|Updated: 3/11 9:25 am
||Published: 3/08 8:13 pm
Tulsa Mayor Dewey Bartlett is ready to take some of your tax money and move it to the public safety and road improvement sector permanently.
He will ask Tulsa City Councilors to approve a plan that would make a temporary capital improvement sales tax a permanent tax that would generate $12 million annually for those projects.
“It's .167% of one cent. It’s a small amount,” Mayor Bartlett told FOX23 Friday.
The Mayor believes the permanent tax would allow TPD to grow its force to around 850 officers twice as fast as without the tax. He also says the Tulsa Fire Department would be able to hold more academies and get firefighters to more areas of the city, but one city councilor, who will help decide this proposal's fate, is not ready to sign off on it yet.
“It could be a great idea, but I need to see something in black and white to show my constituents, to explain in detail,” District 2 Councilor Jeannie Cue said.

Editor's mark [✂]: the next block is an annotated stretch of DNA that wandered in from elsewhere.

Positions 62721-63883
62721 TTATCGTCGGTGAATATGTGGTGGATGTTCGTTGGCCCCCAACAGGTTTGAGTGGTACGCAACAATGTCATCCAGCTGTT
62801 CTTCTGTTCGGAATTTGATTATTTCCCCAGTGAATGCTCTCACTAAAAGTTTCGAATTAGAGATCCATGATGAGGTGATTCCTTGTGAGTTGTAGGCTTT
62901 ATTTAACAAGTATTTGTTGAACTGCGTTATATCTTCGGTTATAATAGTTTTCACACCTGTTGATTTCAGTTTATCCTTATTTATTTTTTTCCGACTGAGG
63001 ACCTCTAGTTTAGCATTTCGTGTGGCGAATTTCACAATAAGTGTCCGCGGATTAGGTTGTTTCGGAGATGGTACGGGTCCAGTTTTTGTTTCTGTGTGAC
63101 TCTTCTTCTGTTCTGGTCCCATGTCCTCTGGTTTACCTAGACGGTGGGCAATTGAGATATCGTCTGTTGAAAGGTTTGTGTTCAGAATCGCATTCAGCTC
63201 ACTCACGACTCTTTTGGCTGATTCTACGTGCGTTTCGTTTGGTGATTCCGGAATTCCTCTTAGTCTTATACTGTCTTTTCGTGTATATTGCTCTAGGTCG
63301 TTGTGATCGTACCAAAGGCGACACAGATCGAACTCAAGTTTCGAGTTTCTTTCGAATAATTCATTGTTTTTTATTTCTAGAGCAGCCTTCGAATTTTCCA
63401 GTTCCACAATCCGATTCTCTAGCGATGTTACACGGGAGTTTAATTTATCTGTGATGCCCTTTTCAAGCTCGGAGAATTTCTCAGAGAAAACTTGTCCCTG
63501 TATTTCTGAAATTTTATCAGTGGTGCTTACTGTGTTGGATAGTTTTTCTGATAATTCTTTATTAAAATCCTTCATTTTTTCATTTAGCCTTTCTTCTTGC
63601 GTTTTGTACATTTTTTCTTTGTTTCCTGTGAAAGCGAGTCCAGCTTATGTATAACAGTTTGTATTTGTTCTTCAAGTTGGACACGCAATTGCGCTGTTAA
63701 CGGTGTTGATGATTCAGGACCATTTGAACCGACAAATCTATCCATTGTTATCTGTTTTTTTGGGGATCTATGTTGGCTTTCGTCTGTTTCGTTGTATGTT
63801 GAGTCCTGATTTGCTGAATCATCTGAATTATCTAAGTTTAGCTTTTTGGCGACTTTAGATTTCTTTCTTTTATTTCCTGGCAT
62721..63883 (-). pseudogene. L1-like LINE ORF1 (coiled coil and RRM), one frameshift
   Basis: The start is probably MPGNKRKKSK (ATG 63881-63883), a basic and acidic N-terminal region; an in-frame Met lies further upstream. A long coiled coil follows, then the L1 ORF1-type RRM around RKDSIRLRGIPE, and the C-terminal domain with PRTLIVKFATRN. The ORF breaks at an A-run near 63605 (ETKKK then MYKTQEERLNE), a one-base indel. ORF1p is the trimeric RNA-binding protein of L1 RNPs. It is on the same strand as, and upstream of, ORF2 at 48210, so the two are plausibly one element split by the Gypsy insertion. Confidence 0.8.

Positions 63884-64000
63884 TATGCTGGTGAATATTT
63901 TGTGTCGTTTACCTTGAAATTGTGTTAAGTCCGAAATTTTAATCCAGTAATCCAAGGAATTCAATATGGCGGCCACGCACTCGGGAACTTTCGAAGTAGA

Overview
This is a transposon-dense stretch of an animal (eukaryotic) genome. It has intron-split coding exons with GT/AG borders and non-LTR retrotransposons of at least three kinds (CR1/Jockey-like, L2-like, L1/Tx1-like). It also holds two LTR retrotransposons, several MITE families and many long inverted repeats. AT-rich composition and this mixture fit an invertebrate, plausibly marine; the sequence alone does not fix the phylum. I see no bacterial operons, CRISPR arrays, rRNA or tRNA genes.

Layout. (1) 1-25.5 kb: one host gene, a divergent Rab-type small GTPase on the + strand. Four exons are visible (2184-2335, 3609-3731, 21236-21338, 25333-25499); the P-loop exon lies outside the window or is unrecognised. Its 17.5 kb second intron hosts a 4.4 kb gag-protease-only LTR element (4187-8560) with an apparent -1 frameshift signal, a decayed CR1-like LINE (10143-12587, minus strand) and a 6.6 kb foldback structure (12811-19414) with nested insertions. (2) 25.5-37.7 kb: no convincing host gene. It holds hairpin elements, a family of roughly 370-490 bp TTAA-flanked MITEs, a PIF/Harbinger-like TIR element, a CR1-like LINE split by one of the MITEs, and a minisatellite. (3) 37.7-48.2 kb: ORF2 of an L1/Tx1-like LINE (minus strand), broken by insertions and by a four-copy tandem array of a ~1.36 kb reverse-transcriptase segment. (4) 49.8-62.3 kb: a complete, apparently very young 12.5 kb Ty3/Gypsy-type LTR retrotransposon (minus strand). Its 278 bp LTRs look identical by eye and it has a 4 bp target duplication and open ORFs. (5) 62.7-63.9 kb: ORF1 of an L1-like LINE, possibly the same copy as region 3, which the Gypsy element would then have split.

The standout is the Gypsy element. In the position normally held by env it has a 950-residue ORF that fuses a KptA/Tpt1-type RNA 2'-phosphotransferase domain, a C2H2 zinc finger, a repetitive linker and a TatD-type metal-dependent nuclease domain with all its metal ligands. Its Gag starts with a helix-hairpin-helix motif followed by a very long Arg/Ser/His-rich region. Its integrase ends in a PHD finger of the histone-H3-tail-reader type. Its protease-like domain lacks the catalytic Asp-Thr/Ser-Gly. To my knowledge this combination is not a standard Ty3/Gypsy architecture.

Mayor Bartlett is confident councilors will be on his side soon and put his plan on the November ballot.
“We plan on having a meeting with the councilors on Tuesday afternoon, and we will be providing them with hopefully a lot of detail,” Bartlett said.
Councilor Cue knows one detail she has questions about already.
“We need make sure whatever plan we go with, we put officers on the street.”
City streets would also get upgraded if this plan passes.
“Our street system has not been maintained for many, many years, and we're now paying the price
He says in years past, down economies meant certain projects, like street repair, got moved to the back burner.
“We need to know that we will have a consistent source of money to pay for people, in house, to make sure our streets are in good repair,” Bartlett said.
City councilors will decide if the mayor's plan makes it on the November ballot, but they know that something has to be done with our streets.
“We've got to continue improving them, when we stop, that's when our roads deteriorate and we still have a long ways to go.”
Some Tulsans seem ready to support the Mayor’s plan.
“If it is something we're already paying, it's not more out of pocket, I wouldn't see why not,” Brittani Vagher told FOX23.
If approved, the permanent tax would go into effect in 2014.